1. Park your vehicle at the Zion National Park Visitor Center. Then take the free shuttle to stop 6 (The Grotto), and walk across the road where you will find a sign marking the trailhead. Cross the bridge and you will be at the beginning of the hike.
  2. The first two miles of the hike is on the West Rim Trail, which is a wide, paved trail with a steady, uphill climb. After the two miles, you will enter Refrigerator Canyon, which is a cool, shady canyon that provides a good place to rest.
  3. Next, you will start the Angels Landing switchbacks, which are very steep and have no shade. During this part of the hike, you will be able to see the peak of Angels Landing towering in front of you. After reaching the peak, you will have completed the 5 miles round-trip hike.

Before you begin, it is important to print or download your permit confirmation email from recreation.gov that says you got a permit (this serves as your permit), and wear good boots with ankle support and good traction. Additionally, you should check the weather forecast before your hike and make sure to avoid thunderstorms. Lastly, for most of the year, you will need to take the shuttle from the Zion Canyon Visitor Center to get to the trailhead.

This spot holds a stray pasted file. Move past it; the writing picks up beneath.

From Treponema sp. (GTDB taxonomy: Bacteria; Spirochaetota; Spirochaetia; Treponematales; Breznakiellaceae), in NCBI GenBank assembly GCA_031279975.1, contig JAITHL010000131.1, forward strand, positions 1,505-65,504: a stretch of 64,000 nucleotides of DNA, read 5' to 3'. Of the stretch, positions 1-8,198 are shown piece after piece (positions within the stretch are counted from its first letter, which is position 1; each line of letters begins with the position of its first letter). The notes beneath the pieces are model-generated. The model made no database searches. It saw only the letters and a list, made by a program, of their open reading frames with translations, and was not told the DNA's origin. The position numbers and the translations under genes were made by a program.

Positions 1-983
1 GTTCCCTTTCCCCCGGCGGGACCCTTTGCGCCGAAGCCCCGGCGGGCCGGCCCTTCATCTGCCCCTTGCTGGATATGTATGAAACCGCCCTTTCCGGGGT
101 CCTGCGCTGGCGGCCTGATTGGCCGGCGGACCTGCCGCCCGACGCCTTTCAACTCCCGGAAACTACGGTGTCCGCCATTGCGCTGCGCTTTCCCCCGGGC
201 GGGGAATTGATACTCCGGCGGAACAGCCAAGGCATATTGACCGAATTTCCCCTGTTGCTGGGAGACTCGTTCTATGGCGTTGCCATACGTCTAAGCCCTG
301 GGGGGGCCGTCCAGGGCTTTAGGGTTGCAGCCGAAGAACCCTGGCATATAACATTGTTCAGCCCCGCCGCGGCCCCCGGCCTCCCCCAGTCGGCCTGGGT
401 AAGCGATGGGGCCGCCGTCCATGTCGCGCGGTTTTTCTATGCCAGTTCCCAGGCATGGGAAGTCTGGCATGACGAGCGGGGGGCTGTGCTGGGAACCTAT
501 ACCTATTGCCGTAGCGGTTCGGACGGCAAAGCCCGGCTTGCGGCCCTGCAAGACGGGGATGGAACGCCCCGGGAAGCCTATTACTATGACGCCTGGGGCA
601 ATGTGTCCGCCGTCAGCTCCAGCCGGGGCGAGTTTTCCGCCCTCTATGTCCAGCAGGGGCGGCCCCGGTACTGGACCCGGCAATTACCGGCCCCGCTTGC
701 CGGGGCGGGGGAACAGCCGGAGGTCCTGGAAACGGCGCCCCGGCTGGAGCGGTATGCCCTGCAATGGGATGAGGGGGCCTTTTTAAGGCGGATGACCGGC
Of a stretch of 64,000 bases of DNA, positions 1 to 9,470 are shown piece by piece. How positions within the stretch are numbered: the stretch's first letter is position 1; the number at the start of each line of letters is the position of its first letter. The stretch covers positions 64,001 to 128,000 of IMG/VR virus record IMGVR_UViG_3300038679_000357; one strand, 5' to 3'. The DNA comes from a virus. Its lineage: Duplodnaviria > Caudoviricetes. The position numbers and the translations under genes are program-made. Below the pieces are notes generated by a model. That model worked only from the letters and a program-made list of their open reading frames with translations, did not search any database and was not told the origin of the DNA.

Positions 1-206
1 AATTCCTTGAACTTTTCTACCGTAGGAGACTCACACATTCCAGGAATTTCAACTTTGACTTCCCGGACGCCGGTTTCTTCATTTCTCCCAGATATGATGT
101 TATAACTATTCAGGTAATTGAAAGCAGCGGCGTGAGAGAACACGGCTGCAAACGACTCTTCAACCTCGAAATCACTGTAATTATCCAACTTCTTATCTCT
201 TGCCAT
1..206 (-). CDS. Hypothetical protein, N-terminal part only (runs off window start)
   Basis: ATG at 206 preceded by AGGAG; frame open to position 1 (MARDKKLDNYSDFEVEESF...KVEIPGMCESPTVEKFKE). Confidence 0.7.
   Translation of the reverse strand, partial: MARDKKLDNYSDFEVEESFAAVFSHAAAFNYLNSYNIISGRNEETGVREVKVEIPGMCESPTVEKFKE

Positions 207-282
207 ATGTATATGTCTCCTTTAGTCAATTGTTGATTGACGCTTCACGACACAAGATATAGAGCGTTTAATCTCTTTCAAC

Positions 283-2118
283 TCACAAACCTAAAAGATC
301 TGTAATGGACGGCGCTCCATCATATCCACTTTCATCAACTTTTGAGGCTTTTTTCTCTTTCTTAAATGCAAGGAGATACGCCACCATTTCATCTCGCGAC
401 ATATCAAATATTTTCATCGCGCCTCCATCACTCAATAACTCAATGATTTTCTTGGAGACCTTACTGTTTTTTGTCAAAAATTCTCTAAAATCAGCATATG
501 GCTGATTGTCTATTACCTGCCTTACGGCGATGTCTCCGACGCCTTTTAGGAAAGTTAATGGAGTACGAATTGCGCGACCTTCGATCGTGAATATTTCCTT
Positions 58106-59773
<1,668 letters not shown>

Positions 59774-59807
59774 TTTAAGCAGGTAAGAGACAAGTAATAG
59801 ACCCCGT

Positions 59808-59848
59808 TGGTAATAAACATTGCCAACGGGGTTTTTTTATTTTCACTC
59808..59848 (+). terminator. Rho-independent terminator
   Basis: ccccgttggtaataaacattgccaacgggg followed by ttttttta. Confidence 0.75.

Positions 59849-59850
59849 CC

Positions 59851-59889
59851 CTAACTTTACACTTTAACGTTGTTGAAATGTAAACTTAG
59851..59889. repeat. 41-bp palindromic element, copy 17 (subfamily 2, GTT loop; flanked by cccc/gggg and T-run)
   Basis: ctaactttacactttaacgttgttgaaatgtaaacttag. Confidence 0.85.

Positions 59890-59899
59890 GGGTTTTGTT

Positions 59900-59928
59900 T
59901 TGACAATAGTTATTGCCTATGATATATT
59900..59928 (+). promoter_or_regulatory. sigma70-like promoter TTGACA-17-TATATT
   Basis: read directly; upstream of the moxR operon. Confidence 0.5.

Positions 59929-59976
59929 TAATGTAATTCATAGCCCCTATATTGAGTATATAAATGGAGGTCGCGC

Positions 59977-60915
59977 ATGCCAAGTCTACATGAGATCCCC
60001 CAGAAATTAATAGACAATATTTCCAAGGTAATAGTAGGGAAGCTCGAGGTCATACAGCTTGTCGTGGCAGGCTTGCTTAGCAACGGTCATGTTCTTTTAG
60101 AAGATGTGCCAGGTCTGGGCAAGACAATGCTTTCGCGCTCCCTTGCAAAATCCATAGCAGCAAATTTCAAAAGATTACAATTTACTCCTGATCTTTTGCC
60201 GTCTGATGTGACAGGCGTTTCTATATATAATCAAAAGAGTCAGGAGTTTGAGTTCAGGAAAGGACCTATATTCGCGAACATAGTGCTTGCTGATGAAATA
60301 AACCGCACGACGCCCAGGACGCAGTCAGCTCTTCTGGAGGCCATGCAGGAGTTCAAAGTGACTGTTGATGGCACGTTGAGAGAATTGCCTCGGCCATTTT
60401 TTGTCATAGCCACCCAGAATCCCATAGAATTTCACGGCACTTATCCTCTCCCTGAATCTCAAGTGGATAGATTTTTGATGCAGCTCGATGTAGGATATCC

What is the elevation gain for the Angels Landing hike?

The Angels Landing hike has an elevation gain of 1,500 feet (460 m).

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150739114 L

What safety precautions should I take when hiking Angels Landing?

When hiking Angels Landing, it is important to take precautions to ensure your safety. Firstly, make sure you are physically fit and have good balance, as this is essential to completing the hike safely. Additionally, keep an eye on any young children who may be accompanying you and ensure they are disciplined and not running around. Secondly, be prepared for the conditions, bring plenty of water, snacks and sunscreen. Wear hiking shoes with good grip and consider bringing gloves for the chain section. Finally, be aware of the weather and do not attempt to ascend if storm clouds are in the area, the ground is wet or icy, or if it is dark or will be dark before you finish. By following these safety precautions, you can enjoy Angels Landing without putting yourself in danger.

What is the best time of year to hike Angels Landing?

The best time of year to hike Angels Landing in Utah is in the spring, summer, or fall. While winter can be icy and hazardous, the shoulder seasons of spring and fall generally have the most pleasant temperatures. Summer is the hottest and busiest time, so if possible it is best to go during the spring or fall. When it comes to the time of day, the absolute best time to go is very early in the morning, to beat the heat and crowds. On weekends from late spring through summer, the trail can be quite crowded, so those times may be best avoided. Winter is the most unpredictable season for hiking Angels Landing, so it is best to check conditions at the Visitor Center before heading up. Sunrise and sunset hikes are perfect for photographers who want to take advantage of the desert light.